Canada inaugurates embassy in Armenia, pledges additional aid amidst Artsakh crisis

YEREVAN–Canada has intensified its diplomatic and humanitarian efforts in Armenia. In a two-fold development, the nation’s Minister of Foreign Affairs, Mélanie Joly, inaugurated Canada’s first embassy in Yerevan. The visit also saw Canada pledge further humanitarian aid for those affected by the ethnical cleansing of Artsakh (Nagorno-Karabakh).

The embassy’s opening marks a significant step in strengthening bilateral relations between the two nations. “The official opening of the Canadian Embassy in Yerevan is a historic day for the Armenian-Canadian community and a positive development in the bilateral relations, which must serve as an opportunity for Canada to increase its commitment to Armenia and Armenians,” the Armenian National Committee of Canada (ANCC) said in a statement.

Against the backdrop of escalating tensions, Canada has shown deep concern for the refugee crisis in Armenia, particularly following the ethnic cleansing of Artsakh by Azerbaijan. Over 100,000 individuals have been displaced due to the conflict. During her visit from Oct. 25 to 27, Minister Joly announced Canada’s consolidated humanitarian assistance funding to the crisis would be increased to $3.9 million.
A fresh allocation of one million dollars (CAD) will be allocated to the United Nations High Commissioner for Refugees. This funding will facilitate essential services like protection, shelter, and other non-food items. The total response now includes prior contributions to the International Committee of the Red Cross and the Canadian Red Cross Society’s Emergency Disaster Assistance Fund. These funds are directed at relief operations in Armenia, with the Armenian Red Cross Society providing water, sanitation, hygiene, and health services. World Vision Canada has also received funding through the Canadian Humanitarian Assistance Fund, intended for hygiene kits, cash assistance, psychosocial support, and protection assistance.

During her visit, Minister Joly emphasized the importance of abiding by international humanitarian laws, ensuring the unobstructed delivery of aid and protection of civilians, including those on the move. She stressed, “Canada is grateful to Armenia for welcoming those fleeing this crisis. Host communities have generously opened their doors, but they alone cannot support this large influx of people seeking refuge. With this humanitarian support, Canada is helping address some of the most urgent needs.”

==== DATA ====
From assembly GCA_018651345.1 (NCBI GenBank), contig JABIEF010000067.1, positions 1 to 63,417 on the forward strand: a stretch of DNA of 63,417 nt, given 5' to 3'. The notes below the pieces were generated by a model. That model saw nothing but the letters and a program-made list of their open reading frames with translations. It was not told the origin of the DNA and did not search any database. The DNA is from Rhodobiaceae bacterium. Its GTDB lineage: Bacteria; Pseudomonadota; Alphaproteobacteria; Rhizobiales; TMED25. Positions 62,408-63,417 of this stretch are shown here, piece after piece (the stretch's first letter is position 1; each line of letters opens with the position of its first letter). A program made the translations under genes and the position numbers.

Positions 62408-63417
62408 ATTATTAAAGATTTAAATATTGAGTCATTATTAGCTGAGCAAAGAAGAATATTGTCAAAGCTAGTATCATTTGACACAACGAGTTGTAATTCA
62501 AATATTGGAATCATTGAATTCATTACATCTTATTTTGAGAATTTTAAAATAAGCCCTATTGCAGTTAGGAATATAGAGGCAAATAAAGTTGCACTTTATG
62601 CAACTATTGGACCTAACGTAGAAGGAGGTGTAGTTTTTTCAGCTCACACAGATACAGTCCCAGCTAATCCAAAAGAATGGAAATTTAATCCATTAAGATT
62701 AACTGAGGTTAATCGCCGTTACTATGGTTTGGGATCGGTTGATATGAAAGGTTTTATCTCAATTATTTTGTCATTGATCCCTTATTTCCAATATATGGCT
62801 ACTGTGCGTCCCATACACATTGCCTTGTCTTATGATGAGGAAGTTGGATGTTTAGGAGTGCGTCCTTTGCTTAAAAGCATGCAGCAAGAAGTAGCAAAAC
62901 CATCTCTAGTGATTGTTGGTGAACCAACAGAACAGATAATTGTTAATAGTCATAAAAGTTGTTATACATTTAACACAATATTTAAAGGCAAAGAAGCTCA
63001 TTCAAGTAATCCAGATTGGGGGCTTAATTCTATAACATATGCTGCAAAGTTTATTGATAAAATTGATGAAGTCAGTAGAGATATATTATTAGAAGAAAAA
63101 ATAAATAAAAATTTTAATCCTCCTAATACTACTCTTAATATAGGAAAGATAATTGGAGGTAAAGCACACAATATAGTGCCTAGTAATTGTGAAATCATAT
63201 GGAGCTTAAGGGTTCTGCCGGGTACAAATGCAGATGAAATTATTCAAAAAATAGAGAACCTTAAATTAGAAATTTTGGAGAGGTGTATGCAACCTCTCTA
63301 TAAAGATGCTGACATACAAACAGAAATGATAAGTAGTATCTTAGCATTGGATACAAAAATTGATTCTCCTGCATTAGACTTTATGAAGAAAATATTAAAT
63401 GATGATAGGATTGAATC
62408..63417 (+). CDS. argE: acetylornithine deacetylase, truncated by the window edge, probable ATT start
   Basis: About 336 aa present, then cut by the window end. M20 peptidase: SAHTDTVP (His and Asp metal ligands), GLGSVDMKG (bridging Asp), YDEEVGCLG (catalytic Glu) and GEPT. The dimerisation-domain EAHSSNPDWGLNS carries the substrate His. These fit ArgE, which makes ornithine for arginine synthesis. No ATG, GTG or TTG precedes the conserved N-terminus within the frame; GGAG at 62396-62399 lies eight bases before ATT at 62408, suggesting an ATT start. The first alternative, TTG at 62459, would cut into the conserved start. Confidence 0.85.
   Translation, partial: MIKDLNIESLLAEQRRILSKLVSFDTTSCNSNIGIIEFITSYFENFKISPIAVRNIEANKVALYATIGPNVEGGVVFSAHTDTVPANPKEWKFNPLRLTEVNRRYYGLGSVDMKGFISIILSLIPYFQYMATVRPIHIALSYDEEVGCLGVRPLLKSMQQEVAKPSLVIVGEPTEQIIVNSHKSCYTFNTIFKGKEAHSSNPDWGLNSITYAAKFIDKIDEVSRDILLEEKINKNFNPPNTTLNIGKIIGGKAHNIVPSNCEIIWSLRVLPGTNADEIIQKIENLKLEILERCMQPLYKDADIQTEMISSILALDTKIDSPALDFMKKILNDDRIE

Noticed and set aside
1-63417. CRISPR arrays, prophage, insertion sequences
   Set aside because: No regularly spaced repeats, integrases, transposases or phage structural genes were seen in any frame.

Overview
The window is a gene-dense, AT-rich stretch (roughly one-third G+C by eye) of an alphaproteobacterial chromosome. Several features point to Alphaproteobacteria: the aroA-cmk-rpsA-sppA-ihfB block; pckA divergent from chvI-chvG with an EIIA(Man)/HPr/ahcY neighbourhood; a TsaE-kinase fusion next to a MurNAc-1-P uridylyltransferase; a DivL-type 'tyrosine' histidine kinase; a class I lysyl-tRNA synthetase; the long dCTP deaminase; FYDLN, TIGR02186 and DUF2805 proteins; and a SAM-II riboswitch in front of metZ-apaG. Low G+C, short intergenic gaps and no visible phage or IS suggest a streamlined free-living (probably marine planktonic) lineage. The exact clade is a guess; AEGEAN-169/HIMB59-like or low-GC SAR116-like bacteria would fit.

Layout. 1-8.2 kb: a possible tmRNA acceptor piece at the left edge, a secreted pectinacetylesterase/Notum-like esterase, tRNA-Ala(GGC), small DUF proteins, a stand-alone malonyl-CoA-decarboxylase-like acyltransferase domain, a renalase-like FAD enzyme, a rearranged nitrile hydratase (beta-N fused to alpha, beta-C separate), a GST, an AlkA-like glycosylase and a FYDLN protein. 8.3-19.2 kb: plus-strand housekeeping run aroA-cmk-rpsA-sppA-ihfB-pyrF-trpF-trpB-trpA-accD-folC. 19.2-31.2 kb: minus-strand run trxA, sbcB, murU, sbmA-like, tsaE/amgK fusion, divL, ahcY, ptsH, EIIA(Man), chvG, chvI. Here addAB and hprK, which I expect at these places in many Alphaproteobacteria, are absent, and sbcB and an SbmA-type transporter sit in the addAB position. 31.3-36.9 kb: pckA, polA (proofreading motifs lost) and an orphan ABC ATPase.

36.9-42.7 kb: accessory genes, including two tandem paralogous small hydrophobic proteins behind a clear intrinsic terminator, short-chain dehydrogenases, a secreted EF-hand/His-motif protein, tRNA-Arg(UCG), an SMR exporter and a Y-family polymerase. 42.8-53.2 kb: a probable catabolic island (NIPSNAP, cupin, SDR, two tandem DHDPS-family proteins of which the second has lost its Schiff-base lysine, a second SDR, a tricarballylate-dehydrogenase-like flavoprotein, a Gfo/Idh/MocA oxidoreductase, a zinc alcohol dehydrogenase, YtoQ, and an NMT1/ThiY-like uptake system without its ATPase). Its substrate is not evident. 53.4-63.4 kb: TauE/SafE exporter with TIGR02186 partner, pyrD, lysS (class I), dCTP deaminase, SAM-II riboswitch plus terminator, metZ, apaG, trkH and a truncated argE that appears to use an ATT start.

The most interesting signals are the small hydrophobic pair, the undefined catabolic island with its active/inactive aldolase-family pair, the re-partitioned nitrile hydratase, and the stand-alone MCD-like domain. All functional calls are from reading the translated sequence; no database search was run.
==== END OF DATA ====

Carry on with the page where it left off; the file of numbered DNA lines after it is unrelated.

In addition, Ahmed Hussen, Minister of International Development, highlighted the challenges faced by Armenia in accommodating the displaced population. “Many people who have fled to Armenia are vulnerable, and with such a high volume of arrivals, the country is struggling to help the displaced populations. The funding announced today will go toward meeting the rising humanitarian needs and take some of the pressure off host communities,” Hussen said in a statement.

The ANCC expressed that despite all the challenges, it is encouraging to see that Canada consistently calls for the self-determination of the people of Artsakh. “…But more needs to be done,” read a part of the statement. “Today’s meeting with the forcibly uprooted citizens of Artsakh was an important step to support their democratic aspirations and their right to safely return to their ancestral homeland.”
Last month, the Canadian government named Andrew Turner, a career diplomat, to be the ambassador to helm the new embassy. Turner’s experience with the Middle East and involvement in shaping Ottawa’s response to the unfolding humanitarian crisis in Armenia underlines Canada’s strategic interest in the region. The decision to establish an embassy was announced in June 2022, intending to boost Ottawa’s knowledge of the Caucasus and to aid in visa and passport services.

The recent attacks by Azerbaijan in Artsakh have deeply affected civilians. Canada has been persistent in its call for a negotiated political solution and promotes principles of non-use of force, territorial integrity, and self-determination to resolve the conflict.

During her visit, Minister Joly also shared images of her meeting with a group of Armenian women who were forced to leave Artsakh and seek refuge in Armenia. In a heartfelt message accompanying the photos on the social media platform, Joly expressed that it was important for her to listen and learn from Armenian women who fled Artsakh. “I was moved by their strength and courage. Canada will continue to stand with the ethnic Armenian people of Nagorno-Karabakh and their right to safe return,” read a part of her post on X (formerly Twitter).

While in Armenia, Joly also visited the European Union Mission in Armenia (EUMA) in the city of Jermuk. “Bolstered through Canada’s third-party contribution, the EUMA works to monitor the border between Armenia and Azerbaijan, ensuring vital stability and security in [the] South Caucasus,” she stated. She also visited Tsitsernakaberd, Armenia’s official Armenian Genocide Memorial in Yerevan, where she paid her respects to the victims and survivors of the Armenian Genocide. To commemorate the visit and in a gesture of solidarity, she planted a tree in the complex’s memory garden, reaffirming Canada’s acknowledgment and support in recognizing the historical tragedy. ֍